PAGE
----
Earlier this year, we announced that Amazon was teaming up with developer education company Big Nerd Ranch to deliver immersive, free training for the Alexa Skills Kit. The training shows you how to build Alexa skills from start to finish, from setting up your dev environment to certification and more complex skill interactions like account linking. Here's a recap of the six-part blog training series.

Setting Up Your Local Environment (part 1 of 6): This post will guide you through setting up a local development environment so that you can work more efficiently, enabling you to rapidly test your Alexa skills as you develop them. We will first set up a working environment with Node.js, and then we will build a model for our Alexa skill, Airport Info. We will use Chai and Mocha, two JavaScript assertion and test libraries to build our tests.

Implementing an Intent with Alexa-app and Alexa-app-server (part 2 of 6): In this second post, we’ll be using alexa-app as a framework to build our Alexa skill and alexa-app-server will allow us to test interacting with the skill locally. We will be using these libraries because they grant a path to supporting a local development and testing workflow with an Alexa skill, which allows us to rapidly test and develop.

[Read More]

May 21, 2016

Zoey Collier

The Stanley Cup playoffs are underway—a perfect time to share the new Fantasy Scoreboards skill built by Macadamian, an international UX design and software development firm with offices in the U.S., Canada, Armenia, and Romania. Using the skill on NHL-connected Fantasy Scoreboards devices that are paired with an Amazon Echo or Fire TV, now Alexa can tell you the score of a specific game, what games are coming up, who played yesterday and even lets you set your favorite team. Here’s a demo of the skill in action.

As described by Chief Architect Martin Larochelle, voice mapping was an important component of making the user experience as natural as possible, given that fans refer to their teams in many different ways—e.g., “Montreal,” “Canadiens,” and “the Habs.” Macadamian identified about 150 variations for the 30 NHL teams, and configured two maps. The first contains all the possible values mapped to a unique team code—e.g., MTL for the Montreal Canadiens—and the second specifies how Alexa says the name of a team—in the case above, “Montreal Canadiens.”

Because the city of New York has two teams, Macadamian needed to create an extension that supports resolving to multiple values. As a result, if a user asks for the score for “New York,” Alexa can ask for further clarification by responding, Do you mean the Islanders or Rangers?”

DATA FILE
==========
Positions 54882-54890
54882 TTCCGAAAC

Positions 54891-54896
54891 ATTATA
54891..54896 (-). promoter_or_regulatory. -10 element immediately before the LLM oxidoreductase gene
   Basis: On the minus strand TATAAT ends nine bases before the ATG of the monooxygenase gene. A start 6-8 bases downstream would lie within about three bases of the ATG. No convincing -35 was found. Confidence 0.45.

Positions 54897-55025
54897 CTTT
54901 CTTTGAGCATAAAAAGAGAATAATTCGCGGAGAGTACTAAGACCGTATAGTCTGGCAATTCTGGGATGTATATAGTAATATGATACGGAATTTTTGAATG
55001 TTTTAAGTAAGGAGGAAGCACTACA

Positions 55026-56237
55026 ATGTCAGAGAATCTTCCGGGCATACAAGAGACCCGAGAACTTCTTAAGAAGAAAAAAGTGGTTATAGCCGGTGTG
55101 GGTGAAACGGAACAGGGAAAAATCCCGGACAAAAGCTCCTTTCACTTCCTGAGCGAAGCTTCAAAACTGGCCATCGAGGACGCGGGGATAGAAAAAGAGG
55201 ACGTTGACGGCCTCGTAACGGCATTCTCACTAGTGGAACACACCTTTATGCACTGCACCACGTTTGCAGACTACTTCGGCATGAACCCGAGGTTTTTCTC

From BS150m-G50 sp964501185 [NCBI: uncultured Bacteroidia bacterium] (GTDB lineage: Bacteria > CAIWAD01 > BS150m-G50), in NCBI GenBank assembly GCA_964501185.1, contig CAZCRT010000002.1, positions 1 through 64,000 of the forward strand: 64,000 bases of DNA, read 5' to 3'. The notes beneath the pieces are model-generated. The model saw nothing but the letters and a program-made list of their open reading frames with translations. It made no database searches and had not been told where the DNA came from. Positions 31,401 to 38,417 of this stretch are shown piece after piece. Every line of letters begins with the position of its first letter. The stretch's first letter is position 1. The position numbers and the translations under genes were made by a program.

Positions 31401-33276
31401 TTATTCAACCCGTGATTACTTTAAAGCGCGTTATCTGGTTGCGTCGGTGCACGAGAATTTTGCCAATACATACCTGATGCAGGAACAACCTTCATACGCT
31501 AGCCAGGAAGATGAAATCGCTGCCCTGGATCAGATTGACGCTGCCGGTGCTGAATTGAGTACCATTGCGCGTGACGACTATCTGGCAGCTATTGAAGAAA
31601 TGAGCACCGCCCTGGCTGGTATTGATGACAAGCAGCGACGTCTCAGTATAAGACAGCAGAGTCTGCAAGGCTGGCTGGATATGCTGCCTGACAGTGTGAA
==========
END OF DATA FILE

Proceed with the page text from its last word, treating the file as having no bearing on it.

The Macadamian crew discovered that in some domain-specific cases, the Alexa sample utterances needed alternate spellings to make the voice recognition work. As an example, initially Alexa couldn’t distinguish between “the Avs” (nickname for the Colorado Avalanche) and “the Habs” (Montreal Canadiens). With Avs as a value in the custom slot, Alexa always thought the user said Habs, even when testing in a noise-free room with a native English speaker. What solved the problem was to spell the nickname Avs as Aves.

Martin says that, in the beginning, the detection of Canadiens was not as reliable as desired. Again, the solution was to add Canadians as one of the slot values (although, interestingly, Alexa always sends Canadiens as the spelling).

Read Martin’s blog post for more tips on resolving “fuzzy entry” points using the session.attributes functionality of Alexa Skill Kit (ASK) and adding special handling for misheard values with hexadecimal numbers.

If you have a Fantasy Scoreboards device and want to check out this skill, say “Alexa, ask Fantasy Scoreboards what games are playing today?”

Share other innovative ways you’re using Alexa in your life. Tweet us @alexadevs with hashtag #AlexaDevStory.

May 20, 2016

David Isbitski

When creating a custom Alexa skill, you will need to provide an invocation name that users will use to invoke and interact with your skill. The invocation name does not need to be the same as your skill’s name but it must meet certain criteria to ensure a positive user experience. The invocation name you provide should also easily identify your skill’s capabilities, be memorable and also be accurately recognized by Alexa herself.

Invoking Your Custom Skill

Your service gets called when customers use your invocation name, such as “Alexa, ask dungeon dice for a d20.” In this example, users invoke the custom Alexa skill by using the Invocation Name ‘dungeon dice’ along with a supported phrase for requesting the service.

You can change your invocation name at any time while developing a skill. You cannot change the invocation name after a skill is certified and published.

Note that the invocation name is only needed for custom skills. If you are using the Smart Home Skill API, users do not need to use an invocation name for the skill. For more about the different types of skills you can create, see Understanding the Different Types of Skills.

It is also important to think about how the rest of the invocation phrase will sound when using your invocation name. Remember, there are three ways in which users will always invoke your skill. A good invocation name will make sure it works well in all of these contexts:

  • Invoking the skill with a particular request. For example, “Alexa, Ask Daily Horoscopes for Gemini.”